James Joyce's Ulysses
Home > Finnegans Wake – Fragments
The Ondt and the Gracehoper. Chicago: The Compulsive Printer, 1975. Illustrated with original serigraphs and block prints by Joseph D'Ambrosio. One of 50 numbered copies, signed by the artist. This retelling of the classic Aesop fable "The Ant and the Grasshopper" is extracted from Finnegans Wake and reveals Joyce's more playful side, admirably captured in D'Ambrosio's graphics. The case for the book includes a relief in 23k-carat gold.
Tales Told of Shem and Shaun: Fragments from Work in Progress. Paris: The Black Sun Press, 1929. With an original etching by Brancusi. One of 100 copies on Japanese vellum, signed by Joyce. Although he produced little graphic art, the sculptor Brancusi's avant-garde reputation seems to have been behind his selection to create this frontispiece, which precedes a preface by C. K. Ogden on the work's linguistic experimentation. The abstract design is intended as a representation of Joyce, which Brancusi felt expressed the "sens du pousser" he found in the Irish writer. Ellmann reports that when the sketch was shown to Joyce's father, he remarked gravely, "The boy seems to have changed a good deal."
Two "popular" editions of fragments from "Work in Progress" [Finnegans Wake]. Anna Livia Plurabelle. London: Faber & Faber, 1930; and Haveth Childers Everywhere. London: Faber & Faber, 1931. These inexpensive 1 shilling paperback editions of pre-publication excerpts from Finnegans Wake, meant to reach a wider public, were surely among the most puzzling texts ever presented to a general audience. By the third sentence of Haveth Childers Everywhere, for example, with its reference to "the first of Shitric Shilkanbeard (or is it Owllaught MacAuscullpth the Thord?)," any but the hardiest reader must have counted the shilling a dead loss.
Our Exagmination Round his Factification for Incamination of Work in Progress. Paris: Shakespeare and Company, 1929. First edition. One of 96 copies on verge d'arches. This collection of essays by the circle of writers and scholars surrounding Joyce in Paris, was meant to introduce the world to the significance of James Joyce's new work, which was, in Samuel Beckett's words, not about something, but that something itself: "And if you do not understand it, Ladies and Gentlemen, it is because you are too decadent to receive itů. Here form is content, content is formů. When the sense is sleep, the words go to sleepů When the sense is dancing, the words dance." Beckett's essay was his first appearance in print. Although he was never Joyce's secretary, as has sometimes been said, he did help Joyce by taking down parts of the novel in progress directly from Joyce's dictation.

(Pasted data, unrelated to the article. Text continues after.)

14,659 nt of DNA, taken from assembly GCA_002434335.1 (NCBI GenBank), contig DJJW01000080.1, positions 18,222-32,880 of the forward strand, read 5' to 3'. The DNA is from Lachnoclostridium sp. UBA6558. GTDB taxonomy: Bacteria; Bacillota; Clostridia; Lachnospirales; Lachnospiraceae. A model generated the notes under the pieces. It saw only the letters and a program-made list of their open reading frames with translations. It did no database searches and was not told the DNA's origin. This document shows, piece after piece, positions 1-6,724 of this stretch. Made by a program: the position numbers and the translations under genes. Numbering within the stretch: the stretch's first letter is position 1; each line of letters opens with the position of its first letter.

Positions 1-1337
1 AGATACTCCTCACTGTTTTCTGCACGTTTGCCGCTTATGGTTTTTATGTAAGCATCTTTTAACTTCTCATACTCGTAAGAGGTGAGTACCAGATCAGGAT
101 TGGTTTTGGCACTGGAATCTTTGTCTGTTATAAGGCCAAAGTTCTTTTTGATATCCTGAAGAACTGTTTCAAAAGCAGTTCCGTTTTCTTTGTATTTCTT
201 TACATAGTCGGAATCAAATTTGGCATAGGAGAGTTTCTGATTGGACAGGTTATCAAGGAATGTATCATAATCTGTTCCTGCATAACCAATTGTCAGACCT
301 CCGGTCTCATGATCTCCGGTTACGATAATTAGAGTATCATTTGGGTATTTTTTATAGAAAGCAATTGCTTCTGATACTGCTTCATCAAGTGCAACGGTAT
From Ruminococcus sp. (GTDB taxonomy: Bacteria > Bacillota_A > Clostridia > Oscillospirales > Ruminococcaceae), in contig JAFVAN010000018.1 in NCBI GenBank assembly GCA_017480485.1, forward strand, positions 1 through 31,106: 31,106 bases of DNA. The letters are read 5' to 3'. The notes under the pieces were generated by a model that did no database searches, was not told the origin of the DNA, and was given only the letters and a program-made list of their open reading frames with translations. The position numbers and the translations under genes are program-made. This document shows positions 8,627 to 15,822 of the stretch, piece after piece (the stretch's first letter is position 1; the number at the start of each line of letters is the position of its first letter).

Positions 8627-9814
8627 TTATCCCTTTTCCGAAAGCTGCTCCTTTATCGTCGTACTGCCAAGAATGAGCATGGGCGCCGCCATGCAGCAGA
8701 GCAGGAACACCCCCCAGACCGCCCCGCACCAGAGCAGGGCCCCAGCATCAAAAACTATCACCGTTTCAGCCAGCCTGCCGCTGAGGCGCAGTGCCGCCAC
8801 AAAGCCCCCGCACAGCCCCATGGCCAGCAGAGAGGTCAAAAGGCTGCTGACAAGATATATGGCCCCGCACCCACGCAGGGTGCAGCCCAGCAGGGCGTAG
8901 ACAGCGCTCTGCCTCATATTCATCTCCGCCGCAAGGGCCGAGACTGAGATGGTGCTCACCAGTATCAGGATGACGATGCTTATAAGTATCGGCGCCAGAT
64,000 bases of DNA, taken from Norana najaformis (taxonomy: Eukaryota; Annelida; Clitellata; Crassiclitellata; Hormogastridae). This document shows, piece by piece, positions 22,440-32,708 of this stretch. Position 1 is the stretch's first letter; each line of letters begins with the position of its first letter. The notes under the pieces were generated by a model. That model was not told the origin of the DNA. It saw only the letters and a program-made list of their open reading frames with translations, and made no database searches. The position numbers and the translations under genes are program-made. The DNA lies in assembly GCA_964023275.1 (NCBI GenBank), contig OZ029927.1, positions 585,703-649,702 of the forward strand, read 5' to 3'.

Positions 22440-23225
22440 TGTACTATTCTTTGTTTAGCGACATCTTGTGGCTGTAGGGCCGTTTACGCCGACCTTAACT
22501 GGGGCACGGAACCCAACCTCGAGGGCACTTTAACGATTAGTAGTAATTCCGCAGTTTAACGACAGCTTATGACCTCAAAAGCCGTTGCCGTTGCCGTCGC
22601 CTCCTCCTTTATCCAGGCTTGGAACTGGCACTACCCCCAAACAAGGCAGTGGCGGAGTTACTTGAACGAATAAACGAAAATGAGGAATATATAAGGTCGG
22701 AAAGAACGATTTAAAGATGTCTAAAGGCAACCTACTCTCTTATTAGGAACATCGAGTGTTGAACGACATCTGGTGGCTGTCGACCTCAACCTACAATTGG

The Mime of Mick, Nick and the Maggies, a fragment from Work in Progress [Finnegans Wake]. The Hague: Servire Press, 1934. With cover design, opening initial, and tailpiece by Lucia Joyce. One of 29 copies on Simili Japon, signed by Joyce and his daughter. Lucia, whose signs of mental derangement were becoming more and more evident, suffered from schizophrenia. Her attachment to Samuel Beckett, which the young Irish writer could not reciprocate, was extremely painful for both of them. By the time this book appeared, she had already been hospitalized once. She was later institutionalized for the remainder of her life.
pr6019-o9-s8_00002 (7K) Storiella as she is syung. London: Corvinus Press, 1937. Also a pre-publication fragment from "Work in Progress" (Finnegans Wake). One of 175 copies bound in orange vellum, with an initial letter by Lucia Joyce. By 1936, Lucia had been hospitalized repeatedly, although Joyce's attitude was still that she was no madder than her father. It is clear that Joyce hoped her involvement in creating initials for his work would prove therapeutic.